FPs: everybody’s doing it, doing it…

At the last AMTSO workshop in Munich, a guidelines document on False Positive (FP) testing was approved, and is now available on the AMTSO documents page.

False Positives and Apportioning Blame

All this is potentially frightening and inconvenient (or worse) for a home user. And if it happens in a corporate environment, it can be very, very expensive to remedy. So while some of the public comments we see in the wake of such incidents may seem over the top, “FP rage” is certainly understandable.

McAfee and SEO poisoning: there but for the grace…

ESET is not going to try to capitalize on McAfee's unfortunate false positive problem (and nor, I'm sure, is any other reputable vendor). Such problems can arise for any AV vendor: it's an inevitable risk when you're trying to walk the line between the best possible detection of threats and avoidance of false detections (someone please

Kaspersky, Virus Total, and Unacceptable Shortcuts

Larry Seltzer posted an interesting item yesterday.  The article on "SW Tests Show Problems With AV Detections " is  based on an "Analyst's Diary" entry called "On the way to better testing." Kaspersky did something rather interesting, though a little suspect. They created 20 perfectly innocent executable files, then created fake detections for ten of them.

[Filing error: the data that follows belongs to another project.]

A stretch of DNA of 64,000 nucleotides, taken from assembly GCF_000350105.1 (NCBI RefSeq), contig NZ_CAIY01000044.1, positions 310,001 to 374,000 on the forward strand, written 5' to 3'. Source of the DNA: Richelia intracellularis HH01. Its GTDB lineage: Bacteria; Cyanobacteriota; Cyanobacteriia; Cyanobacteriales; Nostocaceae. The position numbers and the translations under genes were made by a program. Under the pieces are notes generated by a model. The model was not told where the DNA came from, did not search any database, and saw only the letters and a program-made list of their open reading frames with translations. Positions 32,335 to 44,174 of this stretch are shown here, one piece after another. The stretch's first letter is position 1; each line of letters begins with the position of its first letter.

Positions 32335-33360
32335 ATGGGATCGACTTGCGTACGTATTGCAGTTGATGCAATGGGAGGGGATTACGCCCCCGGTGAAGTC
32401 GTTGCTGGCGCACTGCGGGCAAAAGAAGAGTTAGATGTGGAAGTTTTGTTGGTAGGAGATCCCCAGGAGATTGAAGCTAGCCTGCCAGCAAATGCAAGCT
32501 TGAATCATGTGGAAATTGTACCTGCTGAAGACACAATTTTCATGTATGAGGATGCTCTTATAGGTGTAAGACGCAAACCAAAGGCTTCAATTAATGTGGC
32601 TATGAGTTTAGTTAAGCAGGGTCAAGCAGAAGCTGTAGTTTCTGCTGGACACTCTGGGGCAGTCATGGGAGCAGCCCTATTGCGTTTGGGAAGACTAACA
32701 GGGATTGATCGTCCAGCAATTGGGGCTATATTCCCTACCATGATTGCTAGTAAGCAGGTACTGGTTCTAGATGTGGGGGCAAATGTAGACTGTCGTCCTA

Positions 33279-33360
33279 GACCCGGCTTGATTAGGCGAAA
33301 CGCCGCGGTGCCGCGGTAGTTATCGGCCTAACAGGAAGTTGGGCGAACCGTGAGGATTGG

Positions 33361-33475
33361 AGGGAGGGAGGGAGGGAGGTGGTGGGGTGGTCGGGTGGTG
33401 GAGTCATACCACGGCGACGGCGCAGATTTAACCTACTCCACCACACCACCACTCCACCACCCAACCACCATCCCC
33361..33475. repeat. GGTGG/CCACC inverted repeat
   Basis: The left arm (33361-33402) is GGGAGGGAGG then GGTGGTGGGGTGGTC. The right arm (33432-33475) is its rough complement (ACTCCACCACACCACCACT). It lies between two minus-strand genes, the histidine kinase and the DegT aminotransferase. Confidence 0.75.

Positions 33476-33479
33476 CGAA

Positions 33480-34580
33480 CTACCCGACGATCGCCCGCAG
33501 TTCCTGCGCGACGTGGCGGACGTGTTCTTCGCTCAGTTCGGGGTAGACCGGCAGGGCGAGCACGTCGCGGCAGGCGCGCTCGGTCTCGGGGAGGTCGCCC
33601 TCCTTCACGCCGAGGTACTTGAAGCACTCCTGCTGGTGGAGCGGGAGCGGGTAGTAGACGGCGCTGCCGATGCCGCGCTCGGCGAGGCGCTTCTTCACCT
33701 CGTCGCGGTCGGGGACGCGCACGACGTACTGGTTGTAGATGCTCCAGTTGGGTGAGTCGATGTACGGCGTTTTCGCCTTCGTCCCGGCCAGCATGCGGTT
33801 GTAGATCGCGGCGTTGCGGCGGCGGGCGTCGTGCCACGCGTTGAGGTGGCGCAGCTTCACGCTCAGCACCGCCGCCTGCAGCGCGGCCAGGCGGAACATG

False Positives: A Round of Applause…

The anti-malware industry isn't a suitable environment for the thin-skinned. We get used to receiving "more kicks than ha'pence" (see http://www.virusbtn.com/spambulletin/archive/2006/11/vb200611-OK).. In particular, I've grown accustomed to the fact that many people expect all the following from an AV product: Absolute Protection Absolute Convenience Absolutely no  False Positives Absolutely no charge False positives (FPs) are

False Positive Fracas

False positives. Every anti-malware vendor’s worst nightmare. The European publisher Heise, apparently recently reinvented as The H, has pointed out that both GData and Bitdefender were inaccurately flagging winlogon.exe as Trojan.Generic.1423603. In case you were wondering, this doesn’t mean the whole anti-malware industry has gone mad: GData’s product uses two engines, one of which is 

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